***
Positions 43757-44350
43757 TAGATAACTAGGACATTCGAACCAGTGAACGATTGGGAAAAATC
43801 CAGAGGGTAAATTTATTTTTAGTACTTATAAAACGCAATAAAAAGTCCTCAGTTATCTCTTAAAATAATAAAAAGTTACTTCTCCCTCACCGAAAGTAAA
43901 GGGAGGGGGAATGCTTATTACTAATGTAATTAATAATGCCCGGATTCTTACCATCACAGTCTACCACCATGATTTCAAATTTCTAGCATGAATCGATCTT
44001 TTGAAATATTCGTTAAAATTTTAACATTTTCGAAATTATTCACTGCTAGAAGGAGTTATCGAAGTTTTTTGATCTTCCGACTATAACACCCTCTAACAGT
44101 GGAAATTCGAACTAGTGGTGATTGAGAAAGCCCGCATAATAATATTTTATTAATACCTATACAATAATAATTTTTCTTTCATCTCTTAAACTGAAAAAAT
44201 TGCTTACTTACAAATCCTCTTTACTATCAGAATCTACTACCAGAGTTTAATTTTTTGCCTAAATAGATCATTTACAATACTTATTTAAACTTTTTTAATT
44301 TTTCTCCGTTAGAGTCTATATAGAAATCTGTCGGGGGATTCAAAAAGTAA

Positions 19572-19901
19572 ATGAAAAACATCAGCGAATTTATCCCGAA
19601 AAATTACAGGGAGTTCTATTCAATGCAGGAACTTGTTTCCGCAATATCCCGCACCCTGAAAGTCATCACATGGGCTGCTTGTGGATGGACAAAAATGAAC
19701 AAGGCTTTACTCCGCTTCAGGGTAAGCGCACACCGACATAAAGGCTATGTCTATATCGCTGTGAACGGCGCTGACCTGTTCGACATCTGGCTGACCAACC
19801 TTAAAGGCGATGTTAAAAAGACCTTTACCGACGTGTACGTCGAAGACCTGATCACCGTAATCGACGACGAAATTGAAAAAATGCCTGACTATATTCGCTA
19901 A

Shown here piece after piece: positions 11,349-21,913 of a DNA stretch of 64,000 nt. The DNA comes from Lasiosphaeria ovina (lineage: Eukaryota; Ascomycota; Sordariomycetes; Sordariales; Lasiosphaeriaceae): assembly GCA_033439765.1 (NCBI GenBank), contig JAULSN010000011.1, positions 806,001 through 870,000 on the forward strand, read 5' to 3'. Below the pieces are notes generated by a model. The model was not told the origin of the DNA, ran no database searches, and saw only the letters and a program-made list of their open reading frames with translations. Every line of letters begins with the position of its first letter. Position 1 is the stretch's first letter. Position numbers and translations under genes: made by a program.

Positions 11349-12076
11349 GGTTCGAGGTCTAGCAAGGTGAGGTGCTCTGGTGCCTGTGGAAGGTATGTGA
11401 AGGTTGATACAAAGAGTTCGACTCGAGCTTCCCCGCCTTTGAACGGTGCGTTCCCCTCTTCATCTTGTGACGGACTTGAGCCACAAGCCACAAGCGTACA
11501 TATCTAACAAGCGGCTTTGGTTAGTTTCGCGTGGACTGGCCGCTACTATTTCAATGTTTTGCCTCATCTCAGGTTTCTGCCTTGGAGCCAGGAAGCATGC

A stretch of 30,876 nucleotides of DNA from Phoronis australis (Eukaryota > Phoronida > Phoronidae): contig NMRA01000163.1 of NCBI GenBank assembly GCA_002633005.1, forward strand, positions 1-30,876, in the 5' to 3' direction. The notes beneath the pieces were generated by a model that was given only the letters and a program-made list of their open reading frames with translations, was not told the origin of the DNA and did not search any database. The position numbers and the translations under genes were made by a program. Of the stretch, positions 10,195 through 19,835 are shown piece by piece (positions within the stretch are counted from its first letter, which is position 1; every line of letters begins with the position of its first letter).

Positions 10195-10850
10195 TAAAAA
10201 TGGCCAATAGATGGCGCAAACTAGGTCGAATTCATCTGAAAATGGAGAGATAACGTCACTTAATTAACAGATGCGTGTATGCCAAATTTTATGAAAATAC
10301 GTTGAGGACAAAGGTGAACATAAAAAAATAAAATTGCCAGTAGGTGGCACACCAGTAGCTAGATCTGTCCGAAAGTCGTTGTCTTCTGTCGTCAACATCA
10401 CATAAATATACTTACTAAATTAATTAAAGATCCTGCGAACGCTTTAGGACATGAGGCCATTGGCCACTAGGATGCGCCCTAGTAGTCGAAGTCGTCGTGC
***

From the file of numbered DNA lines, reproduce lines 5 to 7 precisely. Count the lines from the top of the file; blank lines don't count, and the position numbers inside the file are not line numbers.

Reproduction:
44001 TTGAAATATTCGTTAAAATTTTAACATTTTCGAAATTATTCACTGCTAGAAGGAGTTATCGAAGTTTTTTGATCTTCCGACTATAACACCCTCTAACAGT
44101 GGAAATTCGAACTAGTGGTGATTGAGAAAGCCCGCATAATAATATTTTATTAATACCTATACAATAATAATTTTTCTTTCATCTCTTAAACTGAAAAAAT
44201 TGCTTACTTACAAATCCTCTTTACTATCAGAATCTACTACCAGAGTTTAATTTTTTGCCTAAATAGATCATTTACAATACTTATTTAAACTTTTTTAATT